A remarkable and beautiful documentary, centred on the quite unbelievable annual "Ride of the Sacred Blood" in Weingarten, South Germany, when 3,000 mounted and uniformed riders, backed-up by 30,000 people on foot, pay homage to the local monastery's relic (a drop of Christ's blood taken by a soldier from the ground under the Cross). The procession itself ends up playing a fairly minor, though highly photogenic, role in the film, instead serving for much of the time as a mirror in which the director Douglas Wolfsperger reflects the incredible depth of belief held by the locals, partly in their way of life, but especially in their Catholicism. With a genuinely compassionate, but necessarily outsider's, point of view, the film paints an idyllic picture of small town life (without hiding the inevitable drawbacks). A slow, revealing and picturesque look at a very different society.

NB: this documentary is part of the 7th Festival of German Films, which runs till 02/12.

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FESTIVAL / FILM / TALK SCENARIO2!: DANNY BOYLE, SIMON BEAUFOY...

Cine Lumiere

Thursday 2 December [D Boyle on Thu 02/12 at 8pm and S Beaufoy on Sat 04/12 at 2pm]

17 Queensberry Place, SW7 T:020.7073.1350 Tube: South Kensington
call box office for ticket prices

This year France and Britain celebrated the centenary of the Entente Cordiale; a political agreement, it had wider significance in encouraging rich connections in the visual arts. Today, the Institut Francais and the London Film School are joining forces to launch Scenario2!. Now in its second year this friendly event explores contrasting and complementary approaches in screenwriting in France and the UK. It features a four-day festival of contemporary film: eight screenings, UK Premieres, Q&A; sessions with directors and three panel discussions on the fundamentals of film -- adaptation, screenwriting and development. Highlights include a Q&A; discussion with Danny Boyle (28 Days Later, The Beach, Trainspotting and Shallow Grave), which offers insights into the screening of his new flick Millions on 02/12. Written by Frank Cottrell Boyce, it traces the lives of two boys, struggling to come to terms with their mother's death. When a suitcase of money falls out of the sky and lands at their feet, they set off on the adventure of a lifetime to discover that true wealth is a world apart from having lots of money. On 04/12 Q&A; debates with screenwriter Simon Beaufoy (The Full Monty and The Darkest Light) will complement a screening of his film Yasmin -- the story of a British Muslim woman, who is forced to re-evaluate her faith in the aftermath of 9/11. With a five-day workshop for professional screenwriters this event will appeal to cinema buffs and aspiring filmmakers alike.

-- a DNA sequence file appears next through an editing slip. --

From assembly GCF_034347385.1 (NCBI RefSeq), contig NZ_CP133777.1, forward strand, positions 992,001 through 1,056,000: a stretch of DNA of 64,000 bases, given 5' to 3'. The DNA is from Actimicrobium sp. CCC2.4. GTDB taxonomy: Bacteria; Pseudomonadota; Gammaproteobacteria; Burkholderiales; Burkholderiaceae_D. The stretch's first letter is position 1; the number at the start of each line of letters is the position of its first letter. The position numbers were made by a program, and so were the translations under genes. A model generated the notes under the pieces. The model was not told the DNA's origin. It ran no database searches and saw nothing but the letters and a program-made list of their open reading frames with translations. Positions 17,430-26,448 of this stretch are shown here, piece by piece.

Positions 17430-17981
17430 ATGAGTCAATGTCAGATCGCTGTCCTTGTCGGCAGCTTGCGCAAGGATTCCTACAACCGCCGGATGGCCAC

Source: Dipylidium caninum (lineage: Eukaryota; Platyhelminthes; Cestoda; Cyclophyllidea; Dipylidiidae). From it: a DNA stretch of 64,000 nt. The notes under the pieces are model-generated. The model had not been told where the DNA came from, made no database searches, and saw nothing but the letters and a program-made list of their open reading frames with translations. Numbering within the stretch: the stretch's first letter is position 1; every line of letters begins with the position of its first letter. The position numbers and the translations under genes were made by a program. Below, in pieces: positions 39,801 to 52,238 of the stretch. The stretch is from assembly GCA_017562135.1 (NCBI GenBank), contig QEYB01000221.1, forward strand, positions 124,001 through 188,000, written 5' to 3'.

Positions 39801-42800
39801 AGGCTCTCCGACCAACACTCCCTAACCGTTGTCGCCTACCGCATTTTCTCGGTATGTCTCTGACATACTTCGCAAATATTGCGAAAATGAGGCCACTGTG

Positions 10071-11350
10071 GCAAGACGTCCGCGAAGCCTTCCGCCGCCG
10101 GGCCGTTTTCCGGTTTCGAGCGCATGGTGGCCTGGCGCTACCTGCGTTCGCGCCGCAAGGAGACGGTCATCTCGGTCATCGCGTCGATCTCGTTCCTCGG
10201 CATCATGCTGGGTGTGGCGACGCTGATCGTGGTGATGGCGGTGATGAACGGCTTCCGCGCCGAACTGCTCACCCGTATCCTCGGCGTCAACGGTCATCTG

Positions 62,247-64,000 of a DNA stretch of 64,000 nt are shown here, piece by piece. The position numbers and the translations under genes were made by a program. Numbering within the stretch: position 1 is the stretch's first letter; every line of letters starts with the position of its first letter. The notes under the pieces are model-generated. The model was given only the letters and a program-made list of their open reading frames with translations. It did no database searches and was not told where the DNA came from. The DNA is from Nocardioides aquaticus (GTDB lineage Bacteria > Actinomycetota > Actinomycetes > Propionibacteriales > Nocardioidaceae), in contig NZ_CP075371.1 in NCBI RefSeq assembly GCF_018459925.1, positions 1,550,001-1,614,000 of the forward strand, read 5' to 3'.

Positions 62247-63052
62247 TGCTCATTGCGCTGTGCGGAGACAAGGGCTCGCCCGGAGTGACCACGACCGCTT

NB: Scenario!2 runs till 05/12.

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CONCERT M83, AMUSEMENT PARKS ON FIRE AND PATRICK WOLF

Electrowerkz

Thursday 2 December [8pm]

7 Torrens St., EC1 T:020.7837.6419 Tube: Angel
£8

Named after a galaxy far, far away, Anthony Gonzalez and Nicolas Fromageau are M83; two teenagers from Antibes, who produced last year's extraordinary Dead Cities, Red Seas & Lost Ghosts (Gooom). An epic, kaleidoscopic head-rush of synths and FX, their debut was hailed as "total sex" (by the NME) and drew comparisons with My Bloody Valentine's Loveless (from everybody else). Certainly Kevin Shields is an influence but there are distinct parallels with Sigur Ros, Mogwai or any other over-emotional, self-indulgent noisy bastards. At Electrowerkz, support comes from Amusement Parks On Fire, aka Michael Feerick and Patrick Wolf, whose follow-up to the excellent lo-fi electronic pop of Lycanthropy -- Wind in the Wires -- is expected early next year.